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Eight things I learned this week, 07

posted by Jason Kottke   Jun 27, 2008

Through June 23 of this year, the three major television networks have spent a total of 46 minutes covering the war in Afghanistan. CBS has spent just eight minutes discussing the war. [NY Times]

Some Floridians are still living in FEMA trailers 15 years after Hurricane Andrew. [Des Moines Register]

Two thirds of the last six Presidents of the United States have been left handed. Obama and McCain are both left-handed. [NY Sun]

In New York State, “blocking the box” (i.e. getting caught in the intersection during a red light) has been reclassified from a moving violation to a parking violation. The change allows a greater number of officers and agents to issue citations. [Streetsblog]

Despite charging exorbitant “convenience” fees for concert tickets, Ticketmaster is somehow $750 million in debt. [Reuters]

There’s more than a 50/50 chance that the medium bag of popcorn that you get at the movies will contain more popcorn than the more expensive large tub. [Portfolio]

Lego keeps a copy of every single set they’ve ever released stored in a secret vault. [Gizmodo]

We all knew it was coming: Hancock might actually suck. [Greencine]

Eleven things I learned this week, 06

posted by Jason Kottke   Jun 13, 2008

According to the Meth Project Foundation, one of the warning signs that you may have a problem with meth is that you are “using more meth than intended”. [The Meth Project]

A household with income under $13,000 spends, on average, $645 a year on lottery tickets, about 9 percent of all income. [NY Times]

The food service operation at the House of Representatives, under private control since the 80s, is significantly more popular than the federally run Senate food service operation. The Senate recently voted to privatize their service as well. [Washington Post]

After John Glenn ran for president in 1984, he struggled for more than 20 years to pay off his campaign debt of $3 million. [NY Times]

The Mars Phoenix Mission has cost $420,000,000 so far. That’s about $1/mile, about the same cost per mile as driving an SUV. Not bad, NASA! [Charisma 18]

A new form of nanopaper is stronger than cast iron and nearly as strong as structural steel. [New Scientist]

Organic milk often keeps longer than regular milk because a lot of the organic product is ultra pasteurized. [Scientific American]

MLB teams are losing road games at a rate not seen since the 1930s. According to an anonymous GM, the reason for the increased home field advantage is that last year’s ban on amphetamines is finally taking hold, leaving traveling players with one less option for feeling peppier after 5 hours on a plane through 3 timezones. [The Frontal Cortex]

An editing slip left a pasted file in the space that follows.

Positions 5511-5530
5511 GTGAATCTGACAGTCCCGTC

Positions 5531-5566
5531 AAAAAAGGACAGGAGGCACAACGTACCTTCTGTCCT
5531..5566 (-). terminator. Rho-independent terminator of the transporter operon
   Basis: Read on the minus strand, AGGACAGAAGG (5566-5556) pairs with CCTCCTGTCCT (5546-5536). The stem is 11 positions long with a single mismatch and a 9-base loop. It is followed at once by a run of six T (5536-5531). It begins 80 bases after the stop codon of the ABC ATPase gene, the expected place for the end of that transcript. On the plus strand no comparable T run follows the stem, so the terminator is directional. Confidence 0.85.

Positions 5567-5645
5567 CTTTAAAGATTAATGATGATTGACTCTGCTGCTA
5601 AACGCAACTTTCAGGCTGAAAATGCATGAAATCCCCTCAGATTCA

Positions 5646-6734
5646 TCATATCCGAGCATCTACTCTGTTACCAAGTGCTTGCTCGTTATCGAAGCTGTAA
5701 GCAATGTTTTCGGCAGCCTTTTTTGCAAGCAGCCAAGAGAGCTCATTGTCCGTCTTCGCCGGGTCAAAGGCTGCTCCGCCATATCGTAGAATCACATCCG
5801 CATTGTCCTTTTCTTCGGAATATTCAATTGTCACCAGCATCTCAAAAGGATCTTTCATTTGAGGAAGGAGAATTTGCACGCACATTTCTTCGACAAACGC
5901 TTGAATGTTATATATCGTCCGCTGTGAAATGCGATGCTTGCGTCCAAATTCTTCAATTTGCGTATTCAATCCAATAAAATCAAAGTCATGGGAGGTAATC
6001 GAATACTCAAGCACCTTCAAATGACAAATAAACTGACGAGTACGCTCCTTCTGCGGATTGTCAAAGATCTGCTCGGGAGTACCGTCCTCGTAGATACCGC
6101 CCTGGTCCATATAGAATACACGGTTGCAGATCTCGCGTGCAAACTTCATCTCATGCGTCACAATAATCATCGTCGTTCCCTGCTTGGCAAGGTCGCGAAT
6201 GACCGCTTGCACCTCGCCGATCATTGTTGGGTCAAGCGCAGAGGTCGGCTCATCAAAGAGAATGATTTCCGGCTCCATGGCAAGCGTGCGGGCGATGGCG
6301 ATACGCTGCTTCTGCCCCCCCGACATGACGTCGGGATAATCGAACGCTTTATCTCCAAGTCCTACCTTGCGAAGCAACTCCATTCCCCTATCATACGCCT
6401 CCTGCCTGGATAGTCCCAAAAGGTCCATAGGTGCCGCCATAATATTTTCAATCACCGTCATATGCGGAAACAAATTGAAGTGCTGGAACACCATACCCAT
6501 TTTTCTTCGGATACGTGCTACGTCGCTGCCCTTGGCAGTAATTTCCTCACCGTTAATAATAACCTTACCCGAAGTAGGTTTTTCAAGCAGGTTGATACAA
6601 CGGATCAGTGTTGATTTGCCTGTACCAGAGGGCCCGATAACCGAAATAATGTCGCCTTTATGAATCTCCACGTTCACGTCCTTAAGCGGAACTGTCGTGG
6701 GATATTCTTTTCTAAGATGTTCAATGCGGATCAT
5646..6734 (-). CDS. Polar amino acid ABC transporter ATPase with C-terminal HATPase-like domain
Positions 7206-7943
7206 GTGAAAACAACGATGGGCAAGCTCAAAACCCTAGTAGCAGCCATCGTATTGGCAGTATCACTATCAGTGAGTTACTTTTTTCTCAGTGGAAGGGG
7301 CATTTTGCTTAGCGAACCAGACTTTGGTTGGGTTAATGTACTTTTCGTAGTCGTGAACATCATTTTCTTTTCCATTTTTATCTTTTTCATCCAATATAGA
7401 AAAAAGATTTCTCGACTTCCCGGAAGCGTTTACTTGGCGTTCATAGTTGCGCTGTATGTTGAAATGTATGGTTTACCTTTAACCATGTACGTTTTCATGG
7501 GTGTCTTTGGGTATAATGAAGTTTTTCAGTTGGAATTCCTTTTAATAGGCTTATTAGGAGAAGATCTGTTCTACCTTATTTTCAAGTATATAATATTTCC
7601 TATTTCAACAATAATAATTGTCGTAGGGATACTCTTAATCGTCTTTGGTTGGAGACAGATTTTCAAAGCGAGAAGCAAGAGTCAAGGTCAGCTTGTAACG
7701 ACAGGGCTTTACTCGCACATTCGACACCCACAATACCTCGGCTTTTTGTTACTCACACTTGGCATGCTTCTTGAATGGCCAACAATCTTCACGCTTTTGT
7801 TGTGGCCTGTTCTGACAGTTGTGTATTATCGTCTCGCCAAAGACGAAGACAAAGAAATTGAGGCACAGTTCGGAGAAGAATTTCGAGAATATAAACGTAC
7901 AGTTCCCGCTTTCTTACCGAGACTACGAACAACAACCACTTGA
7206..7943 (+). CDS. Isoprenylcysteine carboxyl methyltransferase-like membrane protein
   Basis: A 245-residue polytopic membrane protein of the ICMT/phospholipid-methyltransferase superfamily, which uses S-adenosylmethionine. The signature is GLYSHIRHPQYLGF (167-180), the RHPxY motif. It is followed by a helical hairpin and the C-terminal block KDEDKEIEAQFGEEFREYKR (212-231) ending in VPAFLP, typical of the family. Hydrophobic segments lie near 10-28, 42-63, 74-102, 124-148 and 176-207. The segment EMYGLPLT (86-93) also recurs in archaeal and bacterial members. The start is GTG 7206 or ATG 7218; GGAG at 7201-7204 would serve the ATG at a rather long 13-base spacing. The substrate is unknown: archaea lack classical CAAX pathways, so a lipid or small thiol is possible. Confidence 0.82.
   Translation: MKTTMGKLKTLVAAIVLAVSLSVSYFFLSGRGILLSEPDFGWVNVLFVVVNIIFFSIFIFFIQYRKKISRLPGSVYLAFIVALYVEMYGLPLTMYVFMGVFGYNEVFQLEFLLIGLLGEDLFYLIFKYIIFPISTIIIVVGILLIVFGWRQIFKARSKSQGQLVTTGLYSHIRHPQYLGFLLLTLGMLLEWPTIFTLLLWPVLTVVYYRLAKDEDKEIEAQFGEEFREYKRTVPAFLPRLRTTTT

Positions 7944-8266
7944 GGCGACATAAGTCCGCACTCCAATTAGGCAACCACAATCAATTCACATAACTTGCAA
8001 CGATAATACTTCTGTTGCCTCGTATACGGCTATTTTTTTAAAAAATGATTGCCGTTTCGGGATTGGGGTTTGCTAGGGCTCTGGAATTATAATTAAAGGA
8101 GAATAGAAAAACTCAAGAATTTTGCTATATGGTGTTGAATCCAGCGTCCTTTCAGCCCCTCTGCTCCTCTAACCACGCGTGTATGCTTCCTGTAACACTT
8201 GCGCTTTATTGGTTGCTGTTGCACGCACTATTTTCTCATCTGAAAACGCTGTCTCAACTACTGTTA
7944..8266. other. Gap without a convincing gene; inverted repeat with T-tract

The Japanese words for a person obsessed with Muji is Mujirer. [The Moment]

The number of condoms available for use, free of charge, this year at McMurdo base in Antarctica: almost 16,500.

News flash! Most bridesmaids don’t like their bridesmaid dresses. [The Onion

(Check out all of the past installments of this feature here.)

Six things I learned this week, 05

posted by Jason Kottke   Jun 06, 2008

China consumes half of the world’s instant noodles and uses 10% of its annual wheat crop for instant ramen. [Monocle]

The average German dreams of stripping the woodchip wallpaper and laying down cherry or walnut parquet. ??? [The Observer]

Ferrari is now offering carbon-ceramic brakes as standard equipment on their cars. They’re more expensive but they stop the car faster, last longer, are lighter, and don’t rust. [Intelligent Life]

Neurosurgeons don’t hold mobile phones to their ears. [NY Times]

A black Japanese watermelon recently sold for $6,100. [AP]

Lost and found: 1) a Massachusetts lighthouse missing since 1925 turned up in California and 2) an Egyptian pyramid discovered in the 1840s and subsequently lost again was recently rediscovered.

Nine things I learned this week, 04

posted by Jason Kottke   May 16, 2008

[Part four of a recurring series…part one, part two, part three.]

According to the Indian National Crime Bureau, there were 6,787 dowry deaths in India in 2005. A dowry death occurs when a woman is killed or commits suicide due to coercion by her husband or her husband’s family in order to secure a larger dowry. [Indian National Crime Bureau]

As of August 2005, the poverty rate in Mississippi was 21.1%, the highest in the nation. The state also ranks first in senior poverty and second in child poverty. Despite being surrounded by states with relatively low poverty rates, Washington DC ranks first in child poverty and is second in overall and senior poverty. [USCCB]

According to the Zoological Society of London, between a quarter and a third of the world’s wildlife has been lost since 1970. [BBC]

Buddhist teachers Michael Roach and Christie McNally haven’t been more than 15 feet from each other in the ten years since they took an oath to that effect. They also read the same books at the same time. [NY Times]

There are more Chinese restaurants in the US than McDonald’s, Burger King, KFC, and Wendy’s restaurants combined. [YouTube]

NYC’s alternate-side parking rules will be suspended in Park Slope for a few months so that workers can replace parking signs. Residents are overjoyed because they don’t have to move their cars every few days. [NY Times]

There are at least 3 escalators in Wyoming. [Metafilter]

Velcro is 50 years old. (At least the trademark is.) [mental_floss]

The Golden Gate Bridge is younger than John McCain. [Things Younger Than John McCain]

Eight things I learned this week, 03

posted by Jason Kottke   May 09, 2008

[Part three of a recurring series…part one, part two.]